Literary Road Map of Islington

  • 27
  • Oct

Celebrate our borough's long, rich heritage of authors, screenwriters, poets and writers who live or work here

Literary Road Map of Islington celebrates our borough’s long, rich heritage of authors, screenwriters, poets and writers who have lived here, and the literary works which have been inspired by or set here.

Search the list below to see the novels, plays and poems which were written about Islington and the authors, such as Andrea Levy (1956-2019), who were born or lived in the borough, or Charles Dickens (1812-1870, who used various locations around Islington in their novels.

Also, look at our interactive map to see the literary connections to your area of Islington. To do this click on ‘Show Layers’, ‘Recreation & Leisure’ and check the ‘Literary Road Map’ box.


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Conan Doyle, Arthur


The Adventure of the Blue Carbuncle (1892). Ryder tells of “a friend once called Maudsley, who went to the bad, and has just been serving his time in Pentonville.”

Cosh, Mary


History of Islington (2005) and other titles. The Islington historian, turned 100 this year and lives in Barnsbury.

Cusk, Rachel


Medea (2015). The play premiered at the Almeida and was set in a modern Islington home.

Davies, Caitlin


Bad Girls: A History of Rebels and Renegades (2018). Davies lives in Holloway and has written about Holloway Prison.

Dickens, Charles


The Lamplighter (1854). Tom Grig’s new beat was “somewhere near Canonbury Tower … In a quiet part of town, where there were some queer old houses.” Oliver Twist (1837), Pickwick Papers (1836) and other titles. In Oliver Twist (1837), Oliver was introduced to pickpocketing by the Artful Dodger, and Mr Brownlow was pickpocketed by Fagin’s gang in Clerkenwell Green. Dicken’s serialised story in ‘Bentley’s Miscellany’ magazine, written under his pseudonym ‘Boz’, was adapted by the manager of Sadler’s Wells Theatre, Mr R Honner, and performed there in 1838. In Pickwick Papers (1836) Mr Pickwick lives at Goswell Street (now Goswell Road). Bleak House (1853), Our Mutual Friend (1864/5), Sketches by Boz, Illustrative of Every-day Life and Every-day People (1836) and other titles. In Bleak House Inspector Bucket first picked up the trail of Honoria, Lady Dedlock “at the Archway Toll over at Highgate”. In his final work, ‘Our Mutual Friend’ Mr & Mrs Boffin’s house is situated by the dust heaps east of Maiden Lane and Reginald Wilfer’s “home was in the Holloway region north of London, and then divided from it by fields and trees”. Dickens describes the May Day revelries and walking around Maiden Lane (now York Way) in 'First of May', one of the short stories in 'Sketches by Boz'.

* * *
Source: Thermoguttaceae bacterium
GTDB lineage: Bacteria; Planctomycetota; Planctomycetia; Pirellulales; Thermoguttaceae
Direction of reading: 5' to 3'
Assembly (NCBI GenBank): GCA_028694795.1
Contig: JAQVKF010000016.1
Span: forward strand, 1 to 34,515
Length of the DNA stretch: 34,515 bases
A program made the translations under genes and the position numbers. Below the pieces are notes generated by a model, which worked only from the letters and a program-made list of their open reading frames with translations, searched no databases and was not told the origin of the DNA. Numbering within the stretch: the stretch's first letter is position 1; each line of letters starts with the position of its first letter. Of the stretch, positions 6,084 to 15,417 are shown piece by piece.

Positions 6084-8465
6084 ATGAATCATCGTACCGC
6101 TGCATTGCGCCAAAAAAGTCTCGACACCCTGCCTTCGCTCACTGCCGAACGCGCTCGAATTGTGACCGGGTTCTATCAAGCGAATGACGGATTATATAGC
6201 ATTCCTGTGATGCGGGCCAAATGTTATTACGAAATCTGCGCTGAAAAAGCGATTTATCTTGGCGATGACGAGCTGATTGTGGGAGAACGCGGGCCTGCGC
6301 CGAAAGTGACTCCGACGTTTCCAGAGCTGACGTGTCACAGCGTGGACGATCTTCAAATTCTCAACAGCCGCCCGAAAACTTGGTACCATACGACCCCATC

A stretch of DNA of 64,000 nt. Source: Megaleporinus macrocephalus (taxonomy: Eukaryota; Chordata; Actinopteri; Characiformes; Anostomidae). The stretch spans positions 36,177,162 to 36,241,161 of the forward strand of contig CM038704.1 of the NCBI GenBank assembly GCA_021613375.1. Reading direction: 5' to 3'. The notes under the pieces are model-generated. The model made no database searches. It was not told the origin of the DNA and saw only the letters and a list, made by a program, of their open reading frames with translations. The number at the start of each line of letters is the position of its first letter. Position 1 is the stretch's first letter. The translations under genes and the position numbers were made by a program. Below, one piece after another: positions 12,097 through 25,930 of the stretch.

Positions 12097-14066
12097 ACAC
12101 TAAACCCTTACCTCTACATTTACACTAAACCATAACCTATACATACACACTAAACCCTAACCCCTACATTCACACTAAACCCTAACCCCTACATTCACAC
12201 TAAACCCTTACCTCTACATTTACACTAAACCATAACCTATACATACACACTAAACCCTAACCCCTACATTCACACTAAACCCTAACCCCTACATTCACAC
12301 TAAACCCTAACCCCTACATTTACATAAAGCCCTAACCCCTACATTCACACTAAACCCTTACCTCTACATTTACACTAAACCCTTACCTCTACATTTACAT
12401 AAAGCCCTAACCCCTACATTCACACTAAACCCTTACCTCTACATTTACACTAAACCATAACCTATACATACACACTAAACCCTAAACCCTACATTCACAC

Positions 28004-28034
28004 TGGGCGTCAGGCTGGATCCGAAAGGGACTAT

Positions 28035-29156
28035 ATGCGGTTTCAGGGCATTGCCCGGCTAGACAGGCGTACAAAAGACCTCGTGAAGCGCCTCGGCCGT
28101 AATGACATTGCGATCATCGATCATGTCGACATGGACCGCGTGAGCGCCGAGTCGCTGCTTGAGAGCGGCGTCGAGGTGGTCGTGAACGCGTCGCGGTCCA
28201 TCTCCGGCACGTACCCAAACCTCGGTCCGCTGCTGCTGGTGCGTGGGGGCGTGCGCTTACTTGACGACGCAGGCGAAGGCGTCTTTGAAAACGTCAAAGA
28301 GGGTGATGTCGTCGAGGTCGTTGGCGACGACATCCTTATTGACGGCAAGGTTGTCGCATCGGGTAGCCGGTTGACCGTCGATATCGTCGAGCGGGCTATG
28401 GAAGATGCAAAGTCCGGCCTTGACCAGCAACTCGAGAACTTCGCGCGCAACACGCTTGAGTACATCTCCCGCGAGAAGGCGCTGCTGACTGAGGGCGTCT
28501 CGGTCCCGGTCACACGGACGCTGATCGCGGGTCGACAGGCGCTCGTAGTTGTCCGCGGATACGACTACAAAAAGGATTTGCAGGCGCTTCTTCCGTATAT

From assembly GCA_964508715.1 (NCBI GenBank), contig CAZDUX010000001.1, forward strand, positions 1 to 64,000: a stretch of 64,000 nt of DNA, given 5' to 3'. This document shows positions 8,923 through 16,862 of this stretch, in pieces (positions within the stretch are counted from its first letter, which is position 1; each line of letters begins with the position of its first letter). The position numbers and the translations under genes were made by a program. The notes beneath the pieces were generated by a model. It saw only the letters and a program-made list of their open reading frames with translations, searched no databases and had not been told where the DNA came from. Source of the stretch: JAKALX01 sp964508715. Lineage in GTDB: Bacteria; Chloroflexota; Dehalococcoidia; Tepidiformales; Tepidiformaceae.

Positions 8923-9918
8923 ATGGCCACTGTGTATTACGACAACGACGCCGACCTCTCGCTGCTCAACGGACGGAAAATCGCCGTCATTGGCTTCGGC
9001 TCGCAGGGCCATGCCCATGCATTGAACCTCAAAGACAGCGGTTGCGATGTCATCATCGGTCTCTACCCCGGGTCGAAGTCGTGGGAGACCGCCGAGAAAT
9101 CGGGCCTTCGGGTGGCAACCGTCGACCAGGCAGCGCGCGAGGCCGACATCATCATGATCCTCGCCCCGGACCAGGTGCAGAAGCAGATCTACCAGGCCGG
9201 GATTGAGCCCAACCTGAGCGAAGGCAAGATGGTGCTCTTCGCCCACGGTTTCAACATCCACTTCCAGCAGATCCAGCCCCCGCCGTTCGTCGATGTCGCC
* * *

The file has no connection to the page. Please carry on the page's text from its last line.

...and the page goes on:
Defoe, Daniel


Robinson Crusoe (1719–22) and other titles. Defoe is buried in Bunhill Fields Burial Ground.

Drabble, Dame Margaret


The Garrick Year (1964). In the novel Emma Evans lives near Pentonville Road and walks north from Angel to Islington Green.

Duffy, Dame Carol Ann


The former Poet Laureate, along with other authors, took part in protests outside Pentonville Prison in 2014, against the government ban on prisoners being allowed books in their cells.

Dunant, Sarah


Fatlands a Hannah Wolfe mystery (1993). The author lived in Highwood Road.

Eddleston, John J.


Foul Deeds in Islington (2010). An account of true crime in the borough.

Eliot, T.S.


Four Quartets 1: Burnt Norton, III (1941). Eliot refers to Clerkenwell as one of “The gloomy hills of London, Hampstead and Clerkenwell, Campden and Putney, Highgate, Primrose and Ludgate.” In The Wasteland (1922) Eliot wrote “highbury bore me..’ in the second draft of the poem. His first wife, Vivian, edited it out of the third and final draft.

Fiegel, Eddi

John Barry - A Sixties Theme (2012). The journalist and author has written widely on music biography and travel and lives in north Islington.